Interview: Jean Yves Gal – General Manager, Servier Morocco

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The general manager of Servier Morocco reviews the situation of the market following the recent price cuts, how the local environment is changing with the rise of generics, and reveals his vision of creating a regional hub for Servier in Morocco.

Today, Servier is number one in the Moroccan market for hypertension. What is your main product portfolio in the country today and where do you see the potential for growth?

We are indeed number one in the market for hypertension and are in the top three to four for diabetes. We are also number one for venous disease and a major player in cardiology. Our two areas of development for the next three to five years will remain hypertension and diabetes.

After the price decrease, our turnover this year, taking into account only our Moroccan operations and excluding exports, is around EUR 16 million (USD 17.3 million). In the country we have 130 employees and two major entities, one focused on production and the other dedicated to scientific activities and support. Our factory is ten years old and is a wholly-owned legal entity. In the past we used to operate under the umbrella of Maphar, then we became independent, but still used them as our manufacturing hub, until we developed our own production plant.

We actively promote a portfolio of ten products and we hope to launch around three innovations in the next four to five years. I stress on the word hope, as we are subject to new price regulations and as of now, I do not know what the prices will be in the next three to five years. Consequently, I am not certain that we will be financially able to launch these products. It depends on what prices the benchmark countries will obtain. When we launch a new product, we have to align its price with the cheapest one in the benchmark countries. As a result, the future remains uncertain.

What do you expect to be the major trends in the Moroccan pharma industry over the next few years?

Competition in the generics field is going to be extremely high in this country. Within the next months, we expect to see new regulations, which will give access to more new generics. We are still in a multinational-dominated market, but the playing field is shifting as local players are growing faster than multinationals. The market for multinationals contracted by three percentage points last year.

You had previously been working with Servier in India. How did your time there prepare you for your experience in Morocco?

I was not sent to Morocco because of my Indian experience, but it has proved particularly useful. In India we proactively decreased our prices several years ago, much like we do here in Morocco. The experience of our entire team at Servier Morocco was however instrumental to manage the unexpected magnitude of such price cuts. Despite our preparation, the necessary adjustments in strategies and organization will require time to produce their effects.

You are one of the few multinationals to have a production plant in the country. Why did you decide to make such an investment?

This significant investment was due in part to regulatory constraints, as well the decision to create a plant that would cater to the needs of some of our operations in the region. It also allows us to supply smaller batches than our larger factories in Europe. In the meantime our generics operations in France, Biogaran, needed more manufacturing capacity, so our plant here stepped in. Today, 45 percent of what we produce at our plant goes to the Moroccan market; the rest is split equally between Biogaran and our Regional operations, catering to the needs of around 15 countries.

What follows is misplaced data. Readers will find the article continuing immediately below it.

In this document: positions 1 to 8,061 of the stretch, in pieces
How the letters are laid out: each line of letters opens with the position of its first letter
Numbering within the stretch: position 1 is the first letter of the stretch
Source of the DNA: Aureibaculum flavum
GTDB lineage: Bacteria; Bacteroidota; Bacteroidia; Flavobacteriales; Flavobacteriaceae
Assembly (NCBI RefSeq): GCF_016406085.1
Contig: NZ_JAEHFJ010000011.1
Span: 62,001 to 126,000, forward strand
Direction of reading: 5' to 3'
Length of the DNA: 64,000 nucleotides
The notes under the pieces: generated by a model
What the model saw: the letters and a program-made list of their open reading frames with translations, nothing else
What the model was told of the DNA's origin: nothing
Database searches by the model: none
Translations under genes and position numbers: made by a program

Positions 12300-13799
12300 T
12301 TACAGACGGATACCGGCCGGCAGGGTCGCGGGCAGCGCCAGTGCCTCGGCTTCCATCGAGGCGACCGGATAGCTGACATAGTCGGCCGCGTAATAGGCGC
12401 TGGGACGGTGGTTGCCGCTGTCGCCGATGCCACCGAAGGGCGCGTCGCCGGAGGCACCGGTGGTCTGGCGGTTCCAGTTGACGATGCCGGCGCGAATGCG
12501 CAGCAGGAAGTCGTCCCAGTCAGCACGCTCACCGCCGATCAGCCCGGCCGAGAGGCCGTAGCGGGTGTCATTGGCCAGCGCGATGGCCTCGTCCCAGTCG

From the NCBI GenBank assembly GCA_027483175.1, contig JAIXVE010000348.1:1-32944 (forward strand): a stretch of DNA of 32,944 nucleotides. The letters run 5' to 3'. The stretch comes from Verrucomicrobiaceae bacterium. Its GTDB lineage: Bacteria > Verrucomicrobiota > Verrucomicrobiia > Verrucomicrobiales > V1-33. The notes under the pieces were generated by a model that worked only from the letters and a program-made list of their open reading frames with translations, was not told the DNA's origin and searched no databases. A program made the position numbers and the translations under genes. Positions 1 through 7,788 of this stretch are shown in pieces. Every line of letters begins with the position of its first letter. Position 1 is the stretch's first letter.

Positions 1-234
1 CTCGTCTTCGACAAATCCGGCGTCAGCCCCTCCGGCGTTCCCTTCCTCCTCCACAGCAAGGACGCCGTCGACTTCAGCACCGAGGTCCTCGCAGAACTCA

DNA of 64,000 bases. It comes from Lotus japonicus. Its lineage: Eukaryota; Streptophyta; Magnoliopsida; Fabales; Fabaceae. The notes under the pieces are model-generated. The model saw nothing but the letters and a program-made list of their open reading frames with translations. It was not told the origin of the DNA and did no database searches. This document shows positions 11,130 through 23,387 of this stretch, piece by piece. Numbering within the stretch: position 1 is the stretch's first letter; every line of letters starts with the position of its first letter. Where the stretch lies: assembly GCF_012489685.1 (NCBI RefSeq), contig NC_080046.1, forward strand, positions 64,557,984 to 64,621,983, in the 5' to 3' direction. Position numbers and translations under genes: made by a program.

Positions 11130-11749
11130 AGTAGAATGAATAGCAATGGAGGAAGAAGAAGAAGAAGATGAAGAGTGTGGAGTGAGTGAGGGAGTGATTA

Servier invests heavily in R&D, with investments accounting for 27 percent of the company’s global turnover last year. What is your strategy in terms of R&D in a country like Morocco?

In countries such as Morocco, we invest almost exclusively in clinical research. Until a few years ago, the laws here were quite restrictive concerning clinical research and consequently we have not invested much in this area, although we are now looking to change this. Morocco is one candidate within the Servier world for this kind of research and I am hopeful that we can develop this here.

When we met with Guillaume Seillier, managing director of Servier Algeria, he told us how the country had an enormous pool of talented graduates in the pharmaceutical field, which acted as a real source of market strength. Do you see a similar situation in Morocco? Can the country become a pôle d’excellence for the region?

People here are well trained and at Servier, all our employees have a good amount of expertise. We have invested in Morocco over the years in training, and our employees come from good professional backgrounds, many having worked Europe, particularly in France. Servier Morocco aims also at acting as a regional hub, not only for manufacturing, but also in areas like training. Industrially, we manufacture for other African countries, so we can consider ourselves to be a hub in the wider sense, but we like to emphasize our role as a hub for expertise, exporting not only our products but also our talent.

What is your five-year vision for Servier Morocco?

My objective is to return to the top ten in the market, whether by turnover or at least in terms of units. Within the next five years I would like to reinforce our position in hypertension and diabetes as well as venous disease, guaranteeing a sustainable growth rate. We also have in our pipeline, products in oncology and neurology, which we believe may bring in benefits to the patients and medical community in the country.

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